Paranoia (102 of 170)

—of —
by Joseph Finder
A Message from our Sponsor: Macmillan | Become a Sponsor right arrow
Macmillan: Paranoia

Paranoia by Joseph Finder. Copyright 2004 by Joseph Finder.
All Rights Reserved. Sharing not permitted.


At a few minutes before five, the company gym still hadn't gotten crowded. I grabbed an elliptical trainer and plugged in the headphones. While I warmed up, I surfed the cable channels—MSNBC, CSPAN, CNN, CNBC—and caught up on the market close. Both the NASDAQ and the Dow were down: another lousy day. Right at five I switched to the Trion channel, which normally broadcast tedious stuff like presentations, Trion ads, whatever.

The Trion logo came up, then a freeze-frame of Goddard in the Trion studio—wearing a dark blue open-necked shirt, his normally unruly fringe of white hair neatly combed. The background was black with blue dots and looked sort of like Larry King's set on CNN except for the Trion logo prominently positioned over Goddard's right shoulder. I found myself actually getting kind of nervous, but why? This wasn't live, he'd taped it yesterday, and I knew exactly what he was going to say. But I wanted him to do it well. I wanted him to make a case for the layoffs that was persuasive and powerful, because I knew that a lot of people around the company would be pissed off.

I didn't have to worry. He was not only good, he was amazing. In the whole of the five-minute speech there wasn't a phony note. He opened simply: "Hello, I'm Augustine Goddard, president and chief executive officer of Trion Systems, and today I have the unpleasant job of delivering some difficult news." He talked about the industry, about Trion's recent problems. He said, "I'm not going to mince words. I'm not going to call these layoffs 'involuntary attrition' or 'voluntary termination.' " He said, "In our business, no one likes to admit when things aren't going well, when the leadership of a company has misjudged, goofed, made mistakes. Well, I'm here to tell you that we've goofed. We've made mistakes. As the CEO of the company, I've made mistakes." He said, "I consider the loss of valuable employees, members of our family, to be a sign of grievous failure. " He said, "Layoffs are like a terrible flesh wound—they hurt the entire body." You wanted to give the guy a hug and tell him it's okay, it's not your fault, we forgive you. He said, "I want to assure you that I take full responsibility for this setback, and I will do everything in my power to put this company back on a strong footing." He said that sometimes he thought of the company as one big dogsled, but he was only the lead dog, not the guy on the sled with the whip. He said he'd been opposed to layoffs for years, as everyone knew, but, well, sometimes you have to make the hard decision, just get in the car. He pledged that his management team was going to take good care of every single person affected by the layoffs; he said that he believed the severance packages they were offering were the best in the industry—and the very least they could do to help out loyal employees. He ended by talking about how Trion was founded, how industry veterans had predicted its demise time and time again, yet it had emerged from every crisis stronger than ever. By the time he was done I had tears in my eyes and I'd forgotten all about moving my feet. I was standing there on the elliptical trainer watching the tiny screen like a zombie. I heard loud voices nearby, looked around and saw knots of people gathered, talking animatedly, looking stunned. Then I pulled off the headphones and went back to my workout as the place started filling up.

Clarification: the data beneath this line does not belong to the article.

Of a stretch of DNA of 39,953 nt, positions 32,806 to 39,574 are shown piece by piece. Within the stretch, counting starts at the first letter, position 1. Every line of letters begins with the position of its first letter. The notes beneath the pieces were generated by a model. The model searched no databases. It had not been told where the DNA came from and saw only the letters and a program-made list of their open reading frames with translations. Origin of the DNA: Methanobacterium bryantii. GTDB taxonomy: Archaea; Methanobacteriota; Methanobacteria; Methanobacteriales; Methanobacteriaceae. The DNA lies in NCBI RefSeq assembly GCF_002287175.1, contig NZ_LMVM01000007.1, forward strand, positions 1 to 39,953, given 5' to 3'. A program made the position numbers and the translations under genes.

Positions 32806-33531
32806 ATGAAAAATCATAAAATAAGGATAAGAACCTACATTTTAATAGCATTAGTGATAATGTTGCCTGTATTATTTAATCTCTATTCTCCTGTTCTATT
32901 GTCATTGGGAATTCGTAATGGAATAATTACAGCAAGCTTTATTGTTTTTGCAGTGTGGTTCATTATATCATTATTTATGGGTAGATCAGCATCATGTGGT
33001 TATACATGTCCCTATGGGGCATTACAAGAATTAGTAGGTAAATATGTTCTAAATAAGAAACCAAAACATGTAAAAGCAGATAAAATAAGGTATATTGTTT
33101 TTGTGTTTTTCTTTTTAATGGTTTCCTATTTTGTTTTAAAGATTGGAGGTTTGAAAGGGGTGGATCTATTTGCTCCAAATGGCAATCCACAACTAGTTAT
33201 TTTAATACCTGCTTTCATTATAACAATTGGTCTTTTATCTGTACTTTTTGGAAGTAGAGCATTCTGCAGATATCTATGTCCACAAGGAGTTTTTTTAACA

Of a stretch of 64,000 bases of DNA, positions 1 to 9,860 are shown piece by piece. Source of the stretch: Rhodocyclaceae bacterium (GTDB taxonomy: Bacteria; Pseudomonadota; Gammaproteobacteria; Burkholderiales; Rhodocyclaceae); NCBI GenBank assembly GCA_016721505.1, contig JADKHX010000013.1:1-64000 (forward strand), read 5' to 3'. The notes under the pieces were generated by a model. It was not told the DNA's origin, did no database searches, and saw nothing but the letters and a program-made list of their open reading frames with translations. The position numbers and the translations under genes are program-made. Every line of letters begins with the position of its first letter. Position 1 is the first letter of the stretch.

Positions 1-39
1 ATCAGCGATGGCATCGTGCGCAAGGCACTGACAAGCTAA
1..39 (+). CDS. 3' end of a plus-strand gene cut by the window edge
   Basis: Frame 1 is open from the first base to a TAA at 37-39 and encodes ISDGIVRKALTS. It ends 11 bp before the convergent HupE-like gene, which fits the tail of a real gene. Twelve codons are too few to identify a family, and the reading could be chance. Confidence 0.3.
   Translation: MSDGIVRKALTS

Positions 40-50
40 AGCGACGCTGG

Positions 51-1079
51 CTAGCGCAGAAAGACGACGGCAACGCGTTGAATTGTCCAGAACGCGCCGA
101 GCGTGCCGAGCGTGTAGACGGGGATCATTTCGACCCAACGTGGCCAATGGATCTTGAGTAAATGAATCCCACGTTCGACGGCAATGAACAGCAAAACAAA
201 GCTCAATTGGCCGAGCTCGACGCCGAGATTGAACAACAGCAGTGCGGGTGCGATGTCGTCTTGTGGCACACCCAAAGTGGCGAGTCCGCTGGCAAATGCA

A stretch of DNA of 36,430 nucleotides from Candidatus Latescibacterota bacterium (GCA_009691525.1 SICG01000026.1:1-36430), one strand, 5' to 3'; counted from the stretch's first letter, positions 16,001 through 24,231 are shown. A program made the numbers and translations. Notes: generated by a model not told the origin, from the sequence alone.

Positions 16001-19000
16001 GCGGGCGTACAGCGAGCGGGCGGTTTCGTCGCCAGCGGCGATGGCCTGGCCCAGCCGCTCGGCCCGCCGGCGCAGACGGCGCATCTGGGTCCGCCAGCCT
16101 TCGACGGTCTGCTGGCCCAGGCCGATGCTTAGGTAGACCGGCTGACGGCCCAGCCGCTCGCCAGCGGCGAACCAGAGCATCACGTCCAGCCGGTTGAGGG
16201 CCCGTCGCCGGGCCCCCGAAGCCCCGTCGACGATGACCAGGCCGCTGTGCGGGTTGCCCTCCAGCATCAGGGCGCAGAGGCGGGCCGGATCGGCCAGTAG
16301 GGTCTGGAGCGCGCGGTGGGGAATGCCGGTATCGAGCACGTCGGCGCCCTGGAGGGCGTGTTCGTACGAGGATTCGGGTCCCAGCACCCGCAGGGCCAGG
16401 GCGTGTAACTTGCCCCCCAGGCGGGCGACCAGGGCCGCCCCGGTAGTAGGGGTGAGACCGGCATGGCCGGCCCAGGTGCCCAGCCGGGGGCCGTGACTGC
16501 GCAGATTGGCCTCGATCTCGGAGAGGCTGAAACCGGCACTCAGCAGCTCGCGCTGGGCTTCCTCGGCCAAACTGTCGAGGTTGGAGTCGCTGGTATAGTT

A few minutes later someone got on the machine next to mine, a woman in Lycra exercise togs, a great butt. She plugged her headphones into the monitor, fooled with it for a while, and then tapped me on the shoulder. "Do you have any volume on your set?" she asked. I recognized the voice even before I saw Alana's face. Her eyes widened. "What are you doing here?" she said, part shocked, part accusing.

"Oh, my God," I said. I was truly startled; I didn't need to fake it. "I work here."

"You do? So do I. This is so amazing."


"You didn't tell me you—well, then again, I didn't ask, did I?"

"This is incredible," I said. Now I was faking it, and maybe not enthusiastically enough. She'd caught me off guard, even though I knew this might happen, and ironically I was too rattled to sound plausibly surprised.

"What a coincidence," she said. "Unbelievable."

A Message from our Sponsor: Macmillan | Become a Sponsor right arrow
Macmillan: Paranoia
Message from DailyLit
Question of the Week: Which books have most influenced your life? Click here to share.
  • Want more? Get the next installment right now.
  • Ideas or questions? Discuss in our forums
  • Need a break? Suspend delivery of this book.
  • Want to adjust your reading schedule or make other changes? Manage all your settings.